There's a whole industry out there, trying to sell you tools of various kinds to calibrate monitors correctly (and yet more guys trying to sell you REALLY NICE photographic quality monitors for quite significant amounts of cash). I am aware that my 2 monitors are quite different: the older Samsung at home having much better resolution of bright tones and a nasty habit of darkening as you move your head around, while the Dell U2414M that I'm looking at is much more neutral.

It's a bit of a problem when it comes to showing other people your pictures. Everyone else's monitors are also a bit different unless calibrated, and that scene with all those exciting but subtle colours may just look dull to them. Alternatively your bright and exciting image may appear garish & crude on their screen. It gets even worse when you get stuff printed, because you want the the prints to look just like they did on screen, and of course they seldom do. And it also begs the question whether your printer (either at home or the shop you went to) is calibrated too.....

When I had those canvases printed a while back they came back *looking* pretty much like what I'd seen on screen, yet the images that I had printed in Bicester for the Somerton picture contest were a fair bit darker & warmer than even this (factory calibrated a couple of years ago) Dell. TBH I was not entirely happy, but also not sure who was at 'fault', if it could be described as a fault.

Chris wanted some small pics reprinting, so I requested a couple of 12X8 prints done from the same files that were used for the Somerton images, but from a different vendor. They came back earlier this week, and a quick comparison in daylight showed one to be virtually indistinguishable from the other, while another one was somewhat lighter and a little more yellow. The smaller prints we had re-done had been adjusted by me through lightroom and viewing on this Dell (I'd had to do resizing too, because they'd been cropped horribly by the software at the original printer) so it wasn't a really fair comparison, but they came back much more neutral and cleaner than the originals.

My conclusion is that one needs to know one's printer (and monitor!) and adjust accordingly. If I start doing professional work, as I hope to eventually, then I'll be investing in calibration tools and keeping a very close eye on printing.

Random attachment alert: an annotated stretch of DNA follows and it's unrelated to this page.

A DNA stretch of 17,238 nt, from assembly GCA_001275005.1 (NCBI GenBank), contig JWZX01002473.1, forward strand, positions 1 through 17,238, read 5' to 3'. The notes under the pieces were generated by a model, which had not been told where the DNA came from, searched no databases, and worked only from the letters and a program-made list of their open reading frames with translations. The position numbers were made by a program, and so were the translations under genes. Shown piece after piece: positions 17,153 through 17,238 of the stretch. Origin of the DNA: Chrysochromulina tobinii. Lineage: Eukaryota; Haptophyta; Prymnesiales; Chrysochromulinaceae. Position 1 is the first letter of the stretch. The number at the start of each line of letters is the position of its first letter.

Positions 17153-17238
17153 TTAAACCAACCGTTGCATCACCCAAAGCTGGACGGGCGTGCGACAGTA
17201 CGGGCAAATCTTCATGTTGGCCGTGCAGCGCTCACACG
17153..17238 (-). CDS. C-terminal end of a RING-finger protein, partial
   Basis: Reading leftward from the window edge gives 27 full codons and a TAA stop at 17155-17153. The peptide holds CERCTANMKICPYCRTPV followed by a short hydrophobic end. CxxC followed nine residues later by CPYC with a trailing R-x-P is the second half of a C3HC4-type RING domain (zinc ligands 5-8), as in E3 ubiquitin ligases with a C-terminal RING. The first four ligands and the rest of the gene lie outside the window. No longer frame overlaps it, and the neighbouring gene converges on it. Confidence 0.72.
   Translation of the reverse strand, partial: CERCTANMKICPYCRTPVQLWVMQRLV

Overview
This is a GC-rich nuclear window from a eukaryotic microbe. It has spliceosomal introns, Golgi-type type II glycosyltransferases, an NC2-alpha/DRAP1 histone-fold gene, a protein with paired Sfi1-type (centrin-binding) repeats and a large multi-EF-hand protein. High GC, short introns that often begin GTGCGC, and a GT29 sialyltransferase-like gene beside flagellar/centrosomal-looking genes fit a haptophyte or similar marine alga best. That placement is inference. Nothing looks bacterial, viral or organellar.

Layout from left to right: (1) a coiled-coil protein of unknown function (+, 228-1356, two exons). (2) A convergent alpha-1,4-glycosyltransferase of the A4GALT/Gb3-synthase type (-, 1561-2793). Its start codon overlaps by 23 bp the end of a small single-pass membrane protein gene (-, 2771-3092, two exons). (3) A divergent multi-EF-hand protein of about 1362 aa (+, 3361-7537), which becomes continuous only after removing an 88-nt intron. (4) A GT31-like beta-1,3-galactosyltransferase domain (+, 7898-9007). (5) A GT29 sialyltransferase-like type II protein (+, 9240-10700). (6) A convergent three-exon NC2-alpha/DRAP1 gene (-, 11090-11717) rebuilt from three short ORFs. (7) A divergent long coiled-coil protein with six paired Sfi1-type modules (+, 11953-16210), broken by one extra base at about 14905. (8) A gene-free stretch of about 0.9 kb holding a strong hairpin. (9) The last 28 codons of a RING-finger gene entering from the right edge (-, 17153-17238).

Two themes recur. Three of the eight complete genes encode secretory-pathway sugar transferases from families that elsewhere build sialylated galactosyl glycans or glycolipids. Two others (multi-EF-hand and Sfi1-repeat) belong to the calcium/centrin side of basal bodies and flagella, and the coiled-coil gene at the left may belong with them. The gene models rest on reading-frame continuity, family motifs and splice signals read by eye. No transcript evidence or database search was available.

Tuesday, 8 April 2014

A little mr. grumpy today: dealing with minor loss.

So just before whizzing off to work this morning I went through and extracted the images from my home computer that I've worked on since Christmas: or would have done.

All my stuff from Lightroom/perfect effects is there still, and that's not a problem.

All my images that were processed in Photodirector have disappeared.

Welcome to the world of non-destructive changes.

One of the things I've had to learn about using professional photo-processing software is that it makes no actual changes to the original image data file. All the adjustments to each image are stored and remembered, so that when you come to view the image later, the software makes those changes to the way the data is displayed without actually altering the stored file. In order to save the modified image in a way that can be printed or uploaded to the internet it is necessary to create a new image with all those changes added to the original file.

Obvious and sensible, no? That way everything is reversible and the original picture is always available for reworking.

But what happens when your software forgets what changes were made? Even forgets which images were imported?

That's the exact situation I found this morning with Photodirector. There were no imported images, let alone any changes made to them. Hunting for the database file turned up a brand new one, as if I'd just installed the software fresh. All my edits and tweaks for about 100-150 images vanished.

I'm not tremendously upset because most of the images I'd developed there were later re-developed in Lightroom, but there were a few, particularly from the Old Brompton graveyard that I'd spent a lot of time & care on, and really don't want to have to attempt to re-do. It looks like IF I re-attempt them then I'll have to save finished images as soon as they are completed, since I can't trust it to remember what was done.

And then probably no more Photodirector for me.

Adobe Lightroom is a much better package for general image development, and when combined with Perfect Effects it's really quite a powerful combination for developing and shaping an image without making huge changes a la Photoshop. But there were some things that PD simply did better: the HDR tool was very powerful for controlling contrast and some of the other processing options gave a different way of seeing how changes might be made, plus it did have a 'smart replace' tool that's very noticeably absent in Lightroom.